IEEE Computer Graphics and Applications
IEEE CG&A Special Issue on Computer Graphics for Defense Applications
Final submissions due: 1 March 2016
Publication date: November/December 2016
Research in computer graphics owes much to early and continued developments in military systems ranging from command and control displays in the 1950s to flight simulators and image generators in the 1970s. For example, graphics pioneer and Turing Award winner Ivan Sutherland developed the first virtual reality display helmet at Harvard in the 1960s with funding from the US Department of Defense. His head-mounted display (HMD) concept became widely used in military and commercial simulators and, thanks to videogames, is now becoming a consumer device. National security continues to push the limits of computer graphics technology with augmented reality for stealth fighter aircraft, real-time simulation for cyber defense and robotics systems, and visualization for complex geographic information systems. Understanding the direction of military-related computer graphics and research can provide insight into future civilian uses as well provide a path to novel ideas.
This special issue will cover all aspects of computer graphics in defense applications, ranging from theory to application. Possible topics include (but are not limited to) the following:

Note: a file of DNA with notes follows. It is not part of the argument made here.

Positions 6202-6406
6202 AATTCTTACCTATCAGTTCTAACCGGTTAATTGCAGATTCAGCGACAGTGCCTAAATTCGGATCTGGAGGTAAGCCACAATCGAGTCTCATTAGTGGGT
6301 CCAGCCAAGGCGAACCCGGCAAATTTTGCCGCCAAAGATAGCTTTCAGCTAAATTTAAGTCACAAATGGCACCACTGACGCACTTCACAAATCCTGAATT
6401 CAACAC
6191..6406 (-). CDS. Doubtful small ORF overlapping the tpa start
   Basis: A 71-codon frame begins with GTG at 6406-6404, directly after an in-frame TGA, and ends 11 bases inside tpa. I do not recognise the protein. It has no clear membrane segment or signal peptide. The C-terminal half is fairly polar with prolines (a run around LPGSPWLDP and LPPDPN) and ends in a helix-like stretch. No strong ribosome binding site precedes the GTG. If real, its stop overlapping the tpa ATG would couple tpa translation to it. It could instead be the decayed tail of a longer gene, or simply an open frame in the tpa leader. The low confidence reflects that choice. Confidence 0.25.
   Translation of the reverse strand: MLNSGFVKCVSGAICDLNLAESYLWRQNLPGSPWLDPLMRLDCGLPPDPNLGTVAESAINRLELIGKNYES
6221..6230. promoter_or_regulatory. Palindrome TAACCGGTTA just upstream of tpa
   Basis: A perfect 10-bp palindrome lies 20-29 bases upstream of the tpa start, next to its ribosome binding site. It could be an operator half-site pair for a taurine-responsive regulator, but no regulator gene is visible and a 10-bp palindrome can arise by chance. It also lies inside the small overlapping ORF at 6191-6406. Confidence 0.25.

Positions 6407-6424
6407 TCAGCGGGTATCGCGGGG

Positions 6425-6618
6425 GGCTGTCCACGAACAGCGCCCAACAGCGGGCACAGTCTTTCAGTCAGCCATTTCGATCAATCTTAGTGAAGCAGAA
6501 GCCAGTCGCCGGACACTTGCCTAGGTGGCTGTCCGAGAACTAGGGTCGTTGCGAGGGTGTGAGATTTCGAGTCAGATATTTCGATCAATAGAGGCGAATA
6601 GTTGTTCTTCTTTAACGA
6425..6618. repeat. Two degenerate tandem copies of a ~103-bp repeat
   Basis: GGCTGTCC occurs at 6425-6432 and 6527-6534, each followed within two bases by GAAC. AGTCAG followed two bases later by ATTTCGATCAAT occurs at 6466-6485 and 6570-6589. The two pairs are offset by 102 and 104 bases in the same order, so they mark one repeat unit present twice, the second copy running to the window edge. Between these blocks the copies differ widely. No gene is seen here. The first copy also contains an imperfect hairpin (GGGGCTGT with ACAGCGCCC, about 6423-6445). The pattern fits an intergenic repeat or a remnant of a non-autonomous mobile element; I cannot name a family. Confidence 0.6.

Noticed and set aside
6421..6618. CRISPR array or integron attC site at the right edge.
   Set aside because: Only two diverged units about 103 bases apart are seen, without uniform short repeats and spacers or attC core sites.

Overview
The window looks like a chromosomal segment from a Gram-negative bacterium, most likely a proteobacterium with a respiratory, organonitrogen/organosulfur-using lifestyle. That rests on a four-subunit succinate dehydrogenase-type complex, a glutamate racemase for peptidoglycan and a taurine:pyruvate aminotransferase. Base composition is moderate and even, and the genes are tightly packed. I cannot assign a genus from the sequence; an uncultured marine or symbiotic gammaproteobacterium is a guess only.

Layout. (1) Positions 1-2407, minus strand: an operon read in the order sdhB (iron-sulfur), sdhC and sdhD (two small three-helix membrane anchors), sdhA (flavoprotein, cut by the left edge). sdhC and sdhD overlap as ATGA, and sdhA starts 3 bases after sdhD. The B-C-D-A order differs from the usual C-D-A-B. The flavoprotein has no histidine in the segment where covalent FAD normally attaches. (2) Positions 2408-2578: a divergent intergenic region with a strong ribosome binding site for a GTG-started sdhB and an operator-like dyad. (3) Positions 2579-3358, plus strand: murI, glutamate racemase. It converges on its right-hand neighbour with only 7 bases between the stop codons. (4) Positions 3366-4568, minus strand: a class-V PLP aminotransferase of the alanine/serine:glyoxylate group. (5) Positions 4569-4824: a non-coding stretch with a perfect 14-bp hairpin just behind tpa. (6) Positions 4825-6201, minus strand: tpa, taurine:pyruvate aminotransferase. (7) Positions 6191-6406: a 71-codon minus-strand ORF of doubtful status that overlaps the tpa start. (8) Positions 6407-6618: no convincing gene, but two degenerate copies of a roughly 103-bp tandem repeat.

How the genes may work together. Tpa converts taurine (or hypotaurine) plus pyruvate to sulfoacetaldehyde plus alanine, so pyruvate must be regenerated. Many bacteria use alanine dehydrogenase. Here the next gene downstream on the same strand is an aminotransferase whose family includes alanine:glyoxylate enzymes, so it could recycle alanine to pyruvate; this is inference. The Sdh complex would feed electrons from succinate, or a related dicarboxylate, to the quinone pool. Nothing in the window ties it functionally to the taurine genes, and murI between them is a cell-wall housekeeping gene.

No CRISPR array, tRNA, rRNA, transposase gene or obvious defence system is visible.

- Computer graphics techniques for command, control, communications, and intelligence (C3I).
- Visualization (2D and 3D) for situation awareness and/or understanding in cyber environments, and GIS systems.
- Novel display technologies for situational awareness including solider augmented reality, aviation HMDs, and virtual sand tables.
- Virtual simulations for surface and subsurface warfare; unmanned robotic land, sea, and aerial vehicle (UAV, UCAV) simulation; avionics; flight simulation; and spacecraft.
- Graphical processing units (GPUs) for high-performance computing in military systems.
- Algorithms for data reduction and visualization of Geiger LIDAR.
Please direct any correspondence before submission to the guest editors:
- Michael Macedonia (email@example.com), University of Central Florida
- Mark Livingston (firstname.lastname@example.org), Naval Research Laboratory
Nondepartment articles submitted to IEEE CG&A should not exceed 8,000 words, including the main text, abstract, keywords, bibliography, biographies, and table text, where a page is approximately 800 words. Articles should include no more than 10 figures or images. Each 1/4 page figure, image, and table counts for approx. 200 words. Note that all tables, images, and illustrations must be appropriately scaled and legible; larger elements should be accounted for accordingly with respect to word count. Please limit the number of references to the most relevant and ensure to delineate your work from relevant past articles in CG&A. Furthermore, avoid an excessive number of references to published work that might only be marginally relevant. Consider instead providing such pertinent background material in sidebars for nonexpert readers. Visit the CG&A style and length guidelines at www.computer.org/web/peer-review/magazines. We also strongly encourage you to submit multimedia (videos, podcasts, and so on) to enhance your article. Visit the CG&A supplemental guidelines at www.computer.org/web/peer-review/magazines.
Please submit your paper using the online manuscript submission service at https://mc.manuscriptcentral.com/cs-ieee. When uploading your paper, select the appropriate special issue title under the category “Manuscript Type.” Also, include complete contact information for all authors. If you have any questions about submitting your article, contact the peer review coordinator at email@example.com.